04/21/2016 04:29 pm ET Updated Apr 22, 2017

Thank You for Ending it Before We Even Started

Martin Barraud via Getty Images

A few months ago I met a new guy.

It was Sunday morning, late December and I was ordering a latte at my coffee shop.

"How was your Christmas?" I asked the barista.

Out of nowhere, the guy sitting next to the counter asked me, "How was your Christmas?"

Shit. This guy was cute; Great smile, good style and reading a book titled What is Contemporary Art?

Our exchange went something like this:

He complimented me on my Mets bomber jacket and my pants (high-waisted mom jeans embroidered with fast food). I asked him about his book. We talked about my passion project. I gave him my business card.

I left the coffee shop thinking, I hope I see you again.

A few days later, I received an email from him:

This is the guy from the coffee shop, like your project, side note, would you be interested in getting a drink some time? Ps: for clarity's sake, this is me asking you out.

(Men, take note -- directness is indeed a turn on.)

We made plans to meet up after New Years but texted daily in the meantime. He seemed witty and curious. We texted a lot, which was exciting but also strange. I was skeptical of what it would be like in real life.

A few days later, we met up in person. He was shy, intelligent, different. Just as good looking as I remembered. He talked about his Southern upbringing, his photography, his work as an art handler. I thought, this could work.

He and I hung out for a few weeks. Then, out of nowhere, he ended it one night while we were hanging out: "I think you're wonderful but I'm just not ready for this."

I was surprised  --  I mean, a guy hadn't broken up with me in person, in forever, and we had just met. Did it even warrant a real ending?

On one hand I was grateful he took the time to be honest and tell me in person. But on the other, I was completely caught off guard. I could barely say anything and started off on a rant about what I consider the difference between men and women.

As I arrived home, I ran up the stairs and into my apartment with tears streaming down my face. I felt a whirlwind of emotion: Sad. Humiliated. Angry. Rejected. Disappointed.

I jumped in the shower with my mind on autopilot. What just happened? I thought. Sitting at the bottom of the tub with the hot water pounding on my body, I breathed in the steam and then, a wave of relief came over me.

Thank you, I thought.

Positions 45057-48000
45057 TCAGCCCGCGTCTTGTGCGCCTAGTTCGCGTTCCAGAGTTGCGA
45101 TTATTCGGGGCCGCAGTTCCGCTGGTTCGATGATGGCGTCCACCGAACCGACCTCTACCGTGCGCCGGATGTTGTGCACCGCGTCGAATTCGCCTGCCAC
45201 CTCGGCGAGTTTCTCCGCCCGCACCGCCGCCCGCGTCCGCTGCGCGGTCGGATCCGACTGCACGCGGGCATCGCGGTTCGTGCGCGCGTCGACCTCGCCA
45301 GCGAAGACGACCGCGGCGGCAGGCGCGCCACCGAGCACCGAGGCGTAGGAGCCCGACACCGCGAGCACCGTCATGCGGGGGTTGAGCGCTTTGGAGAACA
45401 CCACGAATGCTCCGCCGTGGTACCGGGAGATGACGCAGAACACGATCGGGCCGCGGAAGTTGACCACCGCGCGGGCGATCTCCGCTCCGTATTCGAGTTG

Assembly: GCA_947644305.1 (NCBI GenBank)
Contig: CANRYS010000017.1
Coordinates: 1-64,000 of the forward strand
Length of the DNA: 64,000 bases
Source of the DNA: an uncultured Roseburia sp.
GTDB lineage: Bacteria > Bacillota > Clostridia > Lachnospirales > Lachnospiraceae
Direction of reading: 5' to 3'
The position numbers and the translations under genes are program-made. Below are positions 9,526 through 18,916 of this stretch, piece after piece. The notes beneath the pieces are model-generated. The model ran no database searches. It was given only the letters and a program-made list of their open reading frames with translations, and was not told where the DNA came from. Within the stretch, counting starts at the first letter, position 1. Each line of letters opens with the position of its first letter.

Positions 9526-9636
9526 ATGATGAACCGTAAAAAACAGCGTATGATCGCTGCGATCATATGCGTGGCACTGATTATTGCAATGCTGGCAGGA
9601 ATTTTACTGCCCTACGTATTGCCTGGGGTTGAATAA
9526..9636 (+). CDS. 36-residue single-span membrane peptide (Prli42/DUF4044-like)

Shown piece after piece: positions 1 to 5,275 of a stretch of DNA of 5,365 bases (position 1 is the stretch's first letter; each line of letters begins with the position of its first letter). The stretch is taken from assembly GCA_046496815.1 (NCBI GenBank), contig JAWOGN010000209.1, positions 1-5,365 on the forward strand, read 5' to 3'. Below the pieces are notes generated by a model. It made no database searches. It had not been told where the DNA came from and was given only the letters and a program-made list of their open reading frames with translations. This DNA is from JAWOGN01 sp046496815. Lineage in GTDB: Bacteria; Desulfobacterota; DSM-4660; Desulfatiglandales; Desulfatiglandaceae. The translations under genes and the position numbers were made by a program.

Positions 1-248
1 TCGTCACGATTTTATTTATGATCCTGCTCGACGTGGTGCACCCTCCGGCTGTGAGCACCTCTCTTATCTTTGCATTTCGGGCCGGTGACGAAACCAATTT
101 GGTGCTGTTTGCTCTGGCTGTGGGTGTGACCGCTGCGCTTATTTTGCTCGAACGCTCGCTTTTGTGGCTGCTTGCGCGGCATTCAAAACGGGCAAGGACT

I got out of the shower, ordered a grilled cheese and just like that started writing a poem:

Thank you.

Thank you for noticing my butt.

Thank you for picking me up at my coffee shop.

Thank you for inviting me over to your place to see your hammock.

Thank you for introducing me to coconut oil.

Thank you for letting me borrow your Steven Alan sweatshirt.

Thank you for making me feel warm and fuzzy.

Thank you for telling me you are emotionally unavailable.

Thank you for challenging me to see things differently.

Thank you for running away when things got good.

Thank you for not being the person I wanted you to be.

Thank you for breaking up with me in person.

Thank you for ending it before we even started.

You're stuck in your past, but I see our ending as my new beginning.

P.S. I genuinely mean all of these thank you's.

Getting the words out felt fantastic!

I texted my friend Lizzy, "I just got broken up with haha," and sent a screenshot of the poem. "Anyways I wrote this poem to cope."

Then I wrote another one about a different guy. And another. And so on. Then Lizzy started writing her own poems. For hours the two of us created and exchanged poems about past lovers. Not only was it entertaining and fun, but I felt completely liberated and empowered. With each poem I wrote I came to better understand my past relationships and I even felt some closure.

At the end of the night, I had ten pages of poems about several guys I had dated. Lizzy and I decided, let's open this up to other ladies. Let's take submissions. Let's create a space where we can be real and brutally honest about our dating experiences.

Now, we're starting It's Not Personal, But You're Not My Person: A project in which we will be collecting art and writing inspired by the female dating experience. Lizzy along with my friends Vanessa and Jillian are working with me on INP and already we've received some amazing submissions! Honest, raw, powerful, and beautiful work with so many strong, diverse female voices shining through. I'm beyond excited to help get these women's words and experiences out there.

We will be collecting submissions for some time, with the ultimate goal being a zine or a book later this year. We would love to hear your experiences so send us* anything raw, sexy, emotional, funny or honest. Don't hold back any details -- whatever you got, we want it!
* Submissions should be sent to